Most women going through menopause experience at least some degree of hot flashes. These usually begin with a sudden felling of heat starting in the torso up to the face sometimes causing a great deal of discomfort. Hot flashes are the result of a decrease in estrogen but stress and anxiety may contribute to the number and severity of hot flashes a woman experiences during perimenopause and menopause according to a study completed at the University of Pennsylvania. The results of the study were published in the May/June, 2005 edition of Menopause.
The researchers studied over 400 women between the ages of 37 and 47 over a six year period of time. The women were evaluated for anxiety at the beginning of the study and again at the end. The scientists found a direct correlation between the level of anxiety and the frequency and intensity of hot flashes:
- Women with high levels of anxiety reported 5 times as many hot flashes as those with less anxiety.
- Women with moderate anxiety reported 3 times as many hot flashes as those with normal levels of anxiety.
The study took into account other known triggers for hot flashes, such as estrogen levels, the stage of menopause, obesity and cigarette smoking.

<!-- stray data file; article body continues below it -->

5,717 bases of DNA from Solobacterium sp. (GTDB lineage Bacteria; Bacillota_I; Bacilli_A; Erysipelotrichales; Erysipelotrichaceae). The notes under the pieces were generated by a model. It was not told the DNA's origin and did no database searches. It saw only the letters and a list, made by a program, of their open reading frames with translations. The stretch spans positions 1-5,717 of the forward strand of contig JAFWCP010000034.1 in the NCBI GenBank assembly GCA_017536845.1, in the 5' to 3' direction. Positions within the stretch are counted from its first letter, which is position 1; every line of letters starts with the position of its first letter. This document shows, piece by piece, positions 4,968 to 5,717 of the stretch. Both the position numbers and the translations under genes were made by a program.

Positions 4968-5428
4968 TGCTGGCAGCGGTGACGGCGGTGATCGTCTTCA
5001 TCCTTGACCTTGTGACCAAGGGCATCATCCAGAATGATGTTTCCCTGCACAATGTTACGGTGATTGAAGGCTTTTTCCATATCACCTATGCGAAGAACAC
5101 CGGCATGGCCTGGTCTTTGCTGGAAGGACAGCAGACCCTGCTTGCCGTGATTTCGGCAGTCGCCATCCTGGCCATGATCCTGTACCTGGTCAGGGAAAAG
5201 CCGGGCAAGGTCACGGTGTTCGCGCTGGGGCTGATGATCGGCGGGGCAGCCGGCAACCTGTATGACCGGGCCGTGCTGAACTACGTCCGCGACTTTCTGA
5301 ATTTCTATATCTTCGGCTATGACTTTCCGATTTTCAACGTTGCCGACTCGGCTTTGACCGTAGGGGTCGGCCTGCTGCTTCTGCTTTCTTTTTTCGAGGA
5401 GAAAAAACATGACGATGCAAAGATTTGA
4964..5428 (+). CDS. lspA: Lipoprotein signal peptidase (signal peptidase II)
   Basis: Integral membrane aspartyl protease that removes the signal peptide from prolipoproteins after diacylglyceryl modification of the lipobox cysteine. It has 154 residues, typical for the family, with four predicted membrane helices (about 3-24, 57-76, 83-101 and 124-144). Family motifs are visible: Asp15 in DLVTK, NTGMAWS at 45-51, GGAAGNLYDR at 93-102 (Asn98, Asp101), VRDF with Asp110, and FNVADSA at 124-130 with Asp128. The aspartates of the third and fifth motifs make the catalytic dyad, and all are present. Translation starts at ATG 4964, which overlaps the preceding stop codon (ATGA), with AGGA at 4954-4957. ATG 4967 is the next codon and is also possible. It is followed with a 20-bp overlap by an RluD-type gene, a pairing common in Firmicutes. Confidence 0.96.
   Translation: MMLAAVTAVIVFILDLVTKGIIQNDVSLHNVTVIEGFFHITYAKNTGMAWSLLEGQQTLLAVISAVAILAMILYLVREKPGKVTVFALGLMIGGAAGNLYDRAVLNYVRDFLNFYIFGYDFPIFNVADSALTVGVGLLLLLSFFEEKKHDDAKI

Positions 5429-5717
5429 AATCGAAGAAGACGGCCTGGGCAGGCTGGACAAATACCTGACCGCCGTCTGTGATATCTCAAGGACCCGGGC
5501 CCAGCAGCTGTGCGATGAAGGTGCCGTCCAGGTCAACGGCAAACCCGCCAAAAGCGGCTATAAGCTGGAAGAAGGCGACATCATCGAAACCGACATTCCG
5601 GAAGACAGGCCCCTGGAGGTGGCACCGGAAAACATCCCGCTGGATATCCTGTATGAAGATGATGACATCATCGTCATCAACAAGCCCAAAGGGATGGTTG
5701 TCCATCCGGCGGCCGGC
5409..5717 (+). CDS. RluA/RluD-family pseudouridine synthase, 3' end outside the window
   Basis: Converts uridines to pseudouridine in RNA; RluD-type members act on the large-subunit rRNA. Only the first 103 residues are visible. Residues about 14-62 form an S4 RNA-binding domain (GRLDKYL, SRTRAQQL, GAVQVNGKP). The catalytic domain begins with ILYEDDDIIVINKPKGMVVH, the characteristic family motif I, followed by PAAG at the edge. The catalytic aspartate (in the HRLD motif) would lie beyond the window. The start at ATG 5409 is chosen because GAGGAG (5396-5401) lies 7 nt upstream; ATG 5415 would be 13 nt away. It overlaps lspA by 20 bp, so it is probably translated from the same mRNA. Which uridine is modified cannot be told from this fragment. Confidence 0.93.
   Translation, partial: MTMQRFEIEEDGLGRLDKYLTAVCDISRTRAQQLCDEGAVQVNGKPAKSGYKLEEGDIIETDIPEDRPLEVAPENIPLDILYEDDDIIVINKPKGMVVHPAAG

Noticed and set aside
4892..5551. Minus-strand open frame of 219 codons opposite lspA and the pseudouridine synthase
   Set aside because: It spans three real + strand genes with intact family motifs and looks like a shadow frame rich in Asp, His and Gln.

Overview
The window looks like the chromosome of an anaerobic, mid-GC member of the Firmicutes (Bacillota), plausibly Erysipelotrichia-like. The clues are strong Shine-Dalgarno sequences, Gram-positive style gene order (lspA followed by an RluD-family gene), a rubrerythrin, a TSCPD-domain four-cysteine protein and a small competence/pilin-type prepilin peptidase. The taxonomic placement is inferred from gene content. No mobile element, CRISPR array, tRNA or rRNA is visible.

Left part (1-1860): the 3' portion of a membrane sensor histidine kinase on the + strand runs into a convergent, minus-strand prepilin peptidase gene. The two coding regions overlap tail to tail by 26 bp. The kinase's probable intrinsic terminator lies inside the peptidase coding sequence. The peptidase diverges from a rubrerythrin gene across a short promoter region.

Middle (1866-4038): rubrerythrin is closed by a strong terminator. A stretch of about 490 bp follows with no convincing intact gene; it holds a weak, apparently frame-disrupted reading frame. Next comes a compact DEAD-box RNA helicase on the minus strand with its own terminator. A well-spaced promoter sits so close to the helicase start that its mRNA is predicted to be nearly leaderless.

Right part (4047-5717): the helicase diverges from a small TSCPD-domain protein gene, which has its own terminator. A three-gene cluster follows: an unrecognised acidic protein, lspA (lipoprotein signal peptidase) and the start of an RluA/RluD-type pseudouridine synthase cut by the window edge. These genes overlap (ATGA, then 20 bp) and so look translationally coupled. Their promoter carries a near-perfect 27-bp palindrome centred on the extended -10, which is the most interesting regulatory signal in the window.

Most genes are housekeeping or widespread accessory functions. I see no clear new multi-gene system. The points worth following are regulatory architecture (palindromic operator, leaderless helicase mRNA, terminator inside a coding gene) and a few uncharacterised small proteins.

Dr. Jason Eric Schiffman, in an article on HealthWomen.com, states, women in the perimenopausal period are more likely to experience panic attacks and other anxiety symptoms than other women of the same age who are either pre- or postmenopausal." Dr. Schiffman efurther explains that when menopause ends, anxiety levels often decrease, however, there may be other environmental factors that contribute to increased anxiety during menopause. For example Dr. Schiffman indicates that women who have experiences more negative life events are more vulnerable to developing anxiety than those who have not.
Because the main reason for hot flashes is the decrease of estrogen, hormonal therapy including estrogen and progesterone can reduce hot flashes. These treatments, however, can cause other health problems and should be carefully discussed with your doctor and should only be used for the shortest amount of time necessary. Some possible health risks include heart disease or blood clots.
For those women who can’t take estrogen, anti-depressants or anti-seizure medicationsmay work.
Based on the studies showing a relationship between stress and hot flashes, using stress relieving strategies may also help. Adding daily meditation, deep breathing and other relaxation techniques may decrease both the frequency and the intensity of the your hot flashes.
For more information on stress-relieving techniques:
“Menopause and Anxiety: What’s The Connection?” 2011, Aug 9, Sheryl Kraft, HealthWomen.com
“The Role of Anxiety and Hormonal Changes in Menopausal Hot Flashes,” 2005, May/June, E.W. Freeman, M.D. Sammel, H. Lin, C.R. Gracia, S. Kapoor, T. Ferdousi, Menopause, pp. 258-266
Eileen Bailey is a freelance health writer. She is the author of What Went Right: Reframe Your Thinking for a Happier Now, Idiot’s Guide to Adult ADHD, Idiot’s Guide to Cognitive Behavioral Therapy, Essential Guide to Overcoming Obsessive Love, and Essential Guide to Asperger’s Syndrome. She can be found on Twitter @eileenmbailey and on Facebook at eileenmbailey.